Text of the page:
Trans students have right to use locker rooms of their choice, court rules

The ACLU and Gender Justice celebrated the ruling as a “critical victory” in the fight for “safe schools for every trans student.” 

N.H.'s mother speaks at a press conference in February 2019. Image from ACLU Minnesota Facebook page.

The Minnesota Court of Appeals ruled Monday that public schools must allow transgender students to use the locker rooms of their choice in accordance with the Minnesota Human Rights Act.

The Minnesota Department of Human Rights called the decision a “landmark” ruling and “powerful opinion” in a statement released Monday.

“This decision means that schools are now safer and more welcoming for transgender and gender nonconforming students across Minnesota,” said Minnesota Department of Human Rights Deputy Commissioner Irina Vaynerman. “Our state was the first in the nation to prohibit gender identity discrimination. Today’s decision honors that legacy and continues to build a more equitable and inclusive Minnesota.”

At the center of the case is a former Coon Rapids High School student, referred to as N.H. in legal documents, who was born female and now identifies as a male. N.H. joined the boys’ swim team during the 2015-16 school year and used the boys’ locker room without incident. But the following school year, the Anoka-Hennepin School District required N.H. to use an “enhanced privacy” changing area adjacent to the main boys’ locker room.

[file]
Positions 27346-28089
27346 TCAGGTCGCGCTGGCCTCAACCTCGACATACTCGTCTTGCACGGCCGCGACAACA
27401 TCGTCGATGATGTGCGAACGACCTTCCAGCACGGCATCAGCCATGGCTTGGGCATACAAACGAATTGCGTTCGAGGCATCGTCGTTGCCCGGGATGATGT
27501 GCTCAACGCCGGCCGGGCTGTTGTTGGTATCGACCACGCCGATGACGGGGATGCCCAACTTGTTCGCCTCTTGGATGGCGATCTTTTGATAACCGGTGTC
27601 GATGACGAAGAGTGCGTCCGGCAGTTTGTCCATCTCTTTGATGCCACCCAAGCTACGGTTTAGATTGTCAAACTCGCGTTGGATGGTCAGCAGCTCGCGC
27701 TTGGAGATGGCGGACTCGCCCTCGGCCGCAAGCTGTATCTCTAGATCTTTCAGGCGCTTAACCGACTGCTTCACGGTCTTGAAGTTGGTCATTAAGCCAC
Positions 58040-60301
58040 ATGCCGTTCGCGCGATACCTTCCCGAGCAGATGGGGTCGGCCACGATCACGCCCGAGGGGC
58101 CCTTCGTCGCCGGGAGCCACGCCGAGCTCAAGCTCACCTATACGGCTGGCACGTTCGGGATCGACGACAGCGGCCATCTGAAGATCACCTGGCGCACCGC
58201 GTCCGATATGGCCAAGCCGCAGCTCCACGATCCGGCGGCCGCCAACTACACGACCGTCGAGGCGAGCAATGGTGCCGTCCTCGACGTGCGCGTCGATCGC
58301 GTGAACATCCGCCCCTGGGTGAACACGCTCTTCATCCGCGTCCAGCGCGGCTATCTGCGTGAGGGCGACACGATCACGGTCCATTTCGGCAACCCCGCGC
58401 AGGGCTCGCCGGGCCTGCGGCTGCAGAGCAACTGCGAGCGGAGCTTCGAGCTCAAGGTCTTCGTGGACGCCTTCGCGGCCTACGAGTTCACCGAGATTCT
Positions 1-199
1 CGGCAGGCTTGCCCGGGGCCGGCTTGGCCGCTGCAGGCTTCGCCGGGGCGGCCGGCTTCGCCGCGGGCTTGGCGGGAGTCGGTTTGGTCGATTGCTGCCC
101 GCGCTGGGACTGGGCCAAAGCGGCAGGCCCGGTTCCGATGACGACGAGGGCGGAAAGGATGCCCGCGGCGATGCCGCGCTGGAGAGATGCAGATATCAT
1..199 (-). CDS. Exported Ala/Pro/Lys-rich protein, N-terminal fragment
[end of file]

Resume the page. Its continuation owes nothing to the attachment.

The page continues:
The school district then informed J.H., N.H.’s mother, that her child would be disciplined for continuing to use the main boys’ locker room.

J.H. sued the school district in February 2019 with the legal assistance of Gender Justice and the American Civil Liberties Union of Minnesota, and the Minnesota Department of Human Rights was permitted to join the lawsuit six months later.

A district court judge rejected the school district’s motion to dismiss the case and forwarded it to the appeals court, which ruled Monday that the district violated the Minnesota Constitution’s equal protection clause as well as the Minnesota Human Rights Act.

Applying the “plain language” of the Human Rights Act’s education provision, Judge Peter Reyes wrote that “requiring a transgender student to use a different locker room because of his sexual orientation is discrimination.”

“It is difficult to imagine how requiring only the transgender student to use a separate locker room would not stigmatize that student,” Reyes said in the ruling.

In a dissenting opinion, Judge Matthew Johnson said the school district was “in a difficult situation when it was asked to accommodate the gender-identity needs of N.H.”

“The school district’s locker rooms were designed and built according to the long-standing tradition in which users are separated by sex. N.H. wanted to use a locker room that did not align with the sex he was assigned at birth but aligned with his gender identity. There was a lack of caselaw as to whether a transgender high school student has a right to use the locker room of his or her choice. There were only non-binding statements of administrative agencies,” wrote Johnson.

“But none of those administrative agencies recommended what this court’s opinion requires — that school districts allow transgender students to shower and change clothes alongside cisgender students in multiple-user locker rooms, even if the transgender students and the cisgender students are anatomically different,” he continued.

The ACLU and Gender Justice celebrated the ruling as a “critical victory” in the fight for “safe schools for every trans student.”

“It is shameful that Anoka Hennepin School District had to be sued once again over its discrimination against LGBTQ students,” ACLU-MN staff attorney David McKinney said in a press release. “Hopefully, the district will now do the right thing and embrace transgender-inclusive policies, rather than ostracizing students and depriving them of equal access to education.”